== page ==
The Hidden Role Of Drug Trafficking In The Secret Service Prostitution Scandal

When Secret Service agents visited prostitutes in Colombia, they didn't just generate bad press — they may also have helped line the pockets of drug cartels.

(Getty Images / Win McNamee)

Eleven Secret Service agents have been placed on leave for bringing up to 21 prostitutes to their hotel in Cartagena, Colombia, during a Presidential visit last week. Much criticism has focused on the possible threats to national security this posed — Sen. Susan Collins asked if the women could have been linked to terrorism. So far, there's no evidence of that — but it's not the only link the administration has to worry about. Many prostitutes in Colombia are victims of sex trafficking, often by former leaders of drug cartels.

Sex trafficking became common in Colombia after the collapse of the cartels in the late Nineties, according to Teresa Ulloa Ziaurriz, the Coaltion Against Trafficking in Women's regional director for Latin America, when former drug traffickers turned to human trafficking instead. Today, says Ulloa Ziaurriz, there's a lot of sex tourism in Cartagena and a few other Colombian cities, organized "by former members of the drug cartels that use their criminal structure to control the trafficking of women and girls."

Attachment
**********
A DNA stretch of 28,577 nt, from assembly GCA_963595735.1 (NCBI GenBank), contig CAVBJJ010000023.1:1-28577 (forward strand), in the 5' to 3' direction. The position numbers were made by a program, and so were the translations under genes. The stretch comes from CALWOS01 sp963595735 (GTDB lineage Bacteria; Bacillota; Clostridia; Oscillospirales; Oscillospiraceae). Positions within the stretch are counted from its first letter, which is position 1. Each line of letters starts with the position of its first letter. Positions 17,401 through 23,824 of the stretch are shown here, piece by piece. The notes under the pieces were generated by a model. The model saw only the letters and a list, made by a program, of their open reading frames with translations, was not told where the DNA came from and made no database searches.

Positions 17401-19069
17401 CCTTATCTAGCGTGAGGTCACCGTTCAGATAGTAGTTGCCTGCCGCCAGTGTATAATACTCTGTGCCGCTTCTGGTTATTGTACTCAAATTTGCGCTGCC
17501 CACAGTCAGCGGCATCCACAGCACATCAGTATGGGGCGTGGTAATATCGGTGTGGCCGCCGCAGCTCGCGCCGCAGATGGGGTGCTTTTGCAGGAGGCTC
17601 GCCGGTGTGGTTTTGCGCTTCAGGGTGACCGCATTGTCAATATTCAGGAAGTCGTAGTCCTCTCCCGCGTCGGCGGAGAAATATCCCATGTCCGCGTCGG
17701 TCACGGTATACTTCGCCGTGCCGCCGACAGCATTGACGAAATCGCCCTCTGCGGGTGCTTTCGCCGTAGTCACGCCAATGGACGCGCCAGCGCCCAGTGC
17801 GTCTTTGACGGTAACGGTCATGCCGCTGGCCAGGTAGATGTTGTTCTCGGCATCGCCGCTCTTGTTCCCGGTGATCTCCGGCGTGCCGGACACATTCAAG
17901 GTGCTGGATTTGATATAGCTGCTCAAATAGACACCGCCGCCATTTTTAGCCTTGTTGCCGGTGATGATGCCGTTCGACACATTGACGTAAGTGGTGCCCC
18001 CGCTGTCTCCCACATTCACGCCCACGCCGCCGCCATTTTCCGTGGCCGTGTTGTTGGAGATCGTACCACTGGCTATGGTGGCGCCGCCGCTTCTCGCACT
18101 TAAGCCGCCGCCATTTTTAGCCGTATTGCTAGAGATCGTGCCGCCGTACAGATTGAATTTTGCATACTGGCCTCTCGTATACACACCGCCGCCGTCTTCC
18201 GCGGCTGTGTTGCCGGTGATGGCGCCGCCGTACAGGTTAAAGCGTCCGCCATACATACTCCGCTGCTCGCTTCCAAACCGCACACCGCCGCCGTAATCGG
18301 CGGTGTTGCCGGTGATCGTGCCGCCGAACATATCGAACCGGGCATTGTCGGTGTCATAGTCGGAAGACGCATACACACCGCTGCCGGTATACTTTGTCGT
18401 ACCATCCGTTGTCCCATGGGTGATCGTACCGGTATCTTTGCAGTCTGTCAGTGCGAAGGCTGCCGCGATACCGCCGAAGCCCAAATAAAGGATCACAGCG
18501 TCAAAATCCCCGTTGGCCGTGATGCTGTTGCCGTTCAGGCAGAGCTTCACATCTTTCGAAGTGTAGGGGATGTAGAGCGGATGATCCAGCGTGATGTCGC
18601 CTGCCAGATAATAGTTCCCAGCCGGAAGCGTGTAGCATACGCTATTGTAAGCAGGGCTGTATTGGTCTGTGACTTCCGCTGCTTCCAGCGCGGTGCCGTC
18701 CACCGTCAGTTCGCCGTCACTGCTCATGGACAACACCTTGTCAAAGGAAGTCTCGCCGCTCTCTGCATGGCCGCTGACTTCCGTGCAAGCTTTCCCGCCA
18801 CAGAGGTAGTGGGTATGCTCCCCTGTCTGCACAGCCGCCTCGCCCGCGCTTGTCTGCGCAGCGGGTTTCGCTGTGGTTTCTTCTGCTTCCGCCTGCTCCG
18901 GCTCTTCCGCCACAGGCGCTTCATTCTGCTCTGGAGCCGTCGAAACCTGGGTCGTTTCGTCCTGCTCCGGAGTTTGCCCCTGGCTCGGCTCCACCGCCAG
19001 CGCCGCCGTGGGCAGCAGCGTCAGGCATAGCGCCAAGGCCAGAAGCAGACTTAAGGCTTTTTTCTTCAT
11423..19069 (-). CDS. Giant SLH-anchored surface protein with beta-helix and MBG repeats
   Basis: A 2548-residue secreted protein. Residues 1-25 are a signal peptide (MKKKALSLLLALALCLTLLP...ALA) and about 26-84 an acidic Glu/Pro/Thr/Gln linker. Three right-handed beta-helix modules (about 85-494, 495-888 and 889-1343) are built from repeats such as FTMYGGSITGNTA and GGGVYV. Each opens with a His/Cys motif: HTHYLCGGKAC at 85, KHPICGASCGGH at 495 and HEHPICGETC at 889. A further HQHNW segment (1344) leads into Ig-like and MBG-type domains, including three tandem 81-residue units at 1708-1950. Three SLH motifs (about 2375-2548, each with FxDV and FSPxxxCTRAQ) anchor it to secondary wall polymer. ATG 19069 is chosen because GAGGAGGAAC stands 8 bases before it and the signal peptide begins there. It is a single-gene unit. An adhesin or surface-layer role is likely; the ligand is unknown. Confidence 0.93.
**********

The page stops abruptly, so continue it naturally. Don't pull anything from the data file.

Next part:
Robin Kirk, program director of the Duke Human Rights Center and author of "More Terrible Than Death: Massacres, Drugs and America’s War in Colombia," told me that while she couldn't say for sure how much money paid to prostitutes in Colombia went into the pockets of current or former drug lords, prostitution and drug dealing have been intimately linked in Colombia. "Trafficking is trafficking," she explains, and people involved in one form were likely involved in others. She also notes that it would have been hard for Secret Service agents to determine whether the women they brought back to the hotel had ever been victims of trafficking — sex workers who have been trafficked may not say so, even if a client asks. And many clients don't — says Kirk, "Most people who use prostitutes don't have ethics on their mind."

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